It began in the 1990s: A computer and technology boom the world had never seen before got underway. It was then that the Chairman Mr S. K. Arya, founder of the Jay Bharat Maruti (JBM) Group, had a vision. Inspired by the chipmaker's “Intel inside” slogan, he dreamed of “JBM inside” – a JBM component in every car made in India.
His vision has come true: Founded in 1983 as a manufacturer of cylinders, JBM Group is now a corporation that produces more than 500,000 automotive parts every single day. The company has a presence in ten countries with more than 25 locations throughout the world. JBM Group now has more than 25,000 employees and yearly sales of more than $2.2 billion. On its way to a global conglomerate, however, the company has made a strong commitment to the pursuit of sustainability.
It is not a coincidence that JBM attaches so much importance to sustainability: India is affected by massive air pollution. The impact on public health is dramatic, the impact on the country’s economy likewise. India is home to more than half of the world’s 20 most polluted cities. Every year, the country loses, according to scientists, around two percent of its Gross Domestic Product solely due to air pollution. Demand for private vehicles is considered one of the main reasons of the increase of air pollution and congestion. Fact is, this demand remains undiminished. In the fiscal year 2019/20, manufacturers sold more than 21.5 million vehicles in India.
This is why JBM does not only produce automotive components and systems, but also works on solutions for a more sustainable mobility. The company manufactures buses, electric vehicles and their power units as well as charging infrastructure. In addition, the Indian automotive supplier is involved in renewable energy systems, “waste to worth” and artificial intelligence. The idea of sustainability is a common thread running through all areas of the Group. Consequentially, the bus division, for example, offers electric buses as well as diesel buses with particularly low emissions. Solar power plants, battery energy storage systems and electricity infrastructure are on the agenda at JBM in the renewable energies division. With this line-up, JBM is able to meet strict sustainability requirements.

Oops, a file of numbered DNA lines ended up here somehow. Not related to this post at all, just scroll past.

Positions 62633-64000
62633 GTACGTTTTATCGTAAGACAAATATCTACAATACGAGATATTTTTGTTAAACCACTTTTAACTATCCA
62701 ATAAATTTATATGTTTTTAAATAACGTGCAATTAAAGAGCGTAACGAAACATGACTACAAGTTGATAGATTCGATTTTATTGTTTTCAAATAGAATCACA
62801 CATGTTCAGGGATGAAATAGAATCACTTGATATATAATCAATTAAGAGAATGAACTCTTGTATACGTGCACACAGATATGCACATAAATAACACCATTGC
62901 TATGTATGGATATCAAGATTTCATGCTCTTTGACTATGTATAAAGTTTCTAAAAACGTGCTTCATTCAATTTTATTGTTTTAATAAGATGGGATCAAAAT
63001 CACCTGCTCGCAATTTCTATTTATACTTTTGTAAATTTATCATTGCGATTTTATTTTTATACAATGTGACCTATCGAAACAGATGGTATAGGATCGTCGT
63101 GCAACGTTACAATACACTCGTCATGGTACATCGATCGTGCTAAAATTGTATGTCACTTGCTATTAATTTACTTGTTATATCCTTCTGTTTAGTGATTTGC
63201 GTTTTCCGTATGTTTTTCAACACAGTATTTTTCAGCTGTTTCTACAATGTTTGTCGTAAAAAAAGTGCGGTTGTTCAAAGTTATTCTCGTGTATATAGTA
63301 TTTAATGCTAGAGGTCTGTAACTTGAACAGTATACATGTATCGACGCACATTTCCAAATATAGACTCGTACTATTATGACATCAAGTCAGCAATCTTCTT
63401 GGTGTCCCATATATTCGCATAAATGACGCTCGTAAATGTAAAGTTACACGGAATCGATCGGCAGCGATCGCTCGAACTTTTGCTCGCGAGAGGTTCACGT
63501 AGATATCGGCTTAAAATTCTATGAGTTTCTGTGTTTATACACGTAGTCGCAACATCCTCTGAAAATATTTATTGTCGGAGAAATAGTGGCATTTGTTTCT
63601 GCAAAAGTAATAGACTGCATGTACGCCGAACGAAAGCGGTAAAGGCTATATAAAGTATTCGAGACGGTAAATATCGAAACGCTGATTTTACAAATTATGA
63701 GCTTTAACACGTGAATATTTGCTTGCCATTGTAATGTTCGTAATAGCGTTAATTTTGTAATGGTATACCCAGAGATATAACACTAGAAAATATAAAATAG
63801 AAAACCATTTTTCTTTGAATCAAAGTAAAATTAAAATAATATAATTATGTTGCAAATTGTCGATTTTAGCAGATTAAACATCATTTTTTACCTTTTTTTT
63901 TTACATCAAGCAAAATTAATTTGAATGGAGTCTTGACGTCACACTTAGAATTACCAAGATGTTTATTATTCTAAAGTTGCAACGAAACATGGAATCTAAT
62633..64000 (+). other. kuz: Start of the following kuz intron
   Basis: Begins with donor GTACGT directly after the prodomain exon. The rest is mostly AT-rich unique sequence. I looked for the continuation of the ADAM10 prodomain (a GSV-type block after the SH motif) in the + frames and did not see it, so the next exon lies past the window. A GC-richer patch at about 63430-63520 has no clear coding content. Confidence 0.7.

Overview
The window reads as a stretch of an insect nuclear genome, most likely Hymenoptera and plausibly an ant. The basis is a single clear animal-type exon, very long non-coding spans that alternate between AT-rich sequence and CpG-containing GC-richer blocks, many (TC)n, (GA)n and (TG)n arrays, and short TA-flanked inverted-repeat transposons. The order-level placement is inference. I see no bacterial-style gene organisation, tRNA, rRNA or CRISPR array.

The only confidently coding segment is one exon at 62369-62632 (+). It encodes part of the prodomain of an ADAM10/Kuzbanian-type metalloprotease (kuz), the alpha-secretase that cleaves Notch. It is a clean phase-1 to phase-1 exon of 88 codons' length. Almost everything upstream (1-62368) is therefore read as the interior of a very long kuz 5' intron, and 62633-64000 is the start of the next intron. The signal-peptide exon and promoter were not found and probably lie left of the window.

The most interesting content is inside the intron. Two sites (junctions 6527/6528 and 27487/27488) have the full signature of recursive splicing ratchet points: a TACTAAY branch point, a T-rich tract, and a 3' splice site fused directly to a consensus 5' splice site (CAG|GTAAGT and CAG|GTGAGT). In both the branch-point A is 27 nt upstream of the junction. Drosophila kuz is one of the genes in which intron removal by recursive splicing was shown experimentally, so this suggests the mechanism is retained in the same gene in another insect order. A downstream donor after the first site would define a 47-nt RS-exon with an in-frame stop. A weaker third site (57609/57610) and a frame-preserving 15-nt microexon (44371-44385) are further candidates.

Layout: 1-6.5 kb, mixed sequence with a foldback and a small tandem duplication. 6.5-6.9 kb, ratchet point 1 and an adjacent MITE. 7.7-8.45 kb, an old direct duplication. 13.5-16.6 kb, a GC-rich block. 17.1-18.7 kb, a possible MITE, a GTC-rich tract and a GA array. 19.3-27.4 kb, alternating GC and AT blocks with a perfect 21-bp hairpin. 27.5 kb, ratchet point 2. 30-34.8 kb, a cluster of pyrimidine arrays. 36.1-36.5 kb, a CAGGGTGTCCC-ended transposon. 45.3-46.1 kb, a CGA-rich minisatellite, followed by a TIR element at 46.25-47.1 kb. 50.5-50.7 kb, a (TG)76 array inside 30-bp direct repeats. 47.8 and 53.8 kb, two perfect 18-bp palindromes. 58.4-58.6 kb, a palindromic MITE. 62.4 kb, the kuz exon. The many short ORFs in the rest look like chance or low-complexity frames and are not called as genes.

How can technology reduce air pollution caused by vehicles? One tried and tested approach that has achieved a lot for the automotive industry is lightweight construction. Less weight equals fewer emissions. And this is true regardless of the drive system: cars with combustion engines require less fuel and emit fewer pollutants. Electric vehicles require less electricity, can extend their range and are therefore more attractive to users. For this reason, automotive manufacturers and their suppliers around the world are working on ways to make their vehicles lighter.
JBM is working with various car manufacturers. “We produce components for all international vehicle manufacturers that have a presence in India,” says B. B. Gupta, President Strategy & Business Planning of JBM Auto Components. These include companies such as Daimler, Ford and Suzuki-Maruti. And these automakers are demanding lightweight solutions from their suppliers. “The demand for lightweight automotive components is growing rapidly,” Gupta further explains.
Tubes and profiles are one way to make vehicles lighter. They can be used instead of solid structures for load-bearing parts in the body. To do this, engineers need to know where and how forces act in the body. For this, they use modern simulation software that can show exactly where forces are at work. Only in these areas material is needed to absorb them. Tubes and profiles allow the material to be used primarily where it is needed. Elsewhere, the material can be reduced – providing lighter components.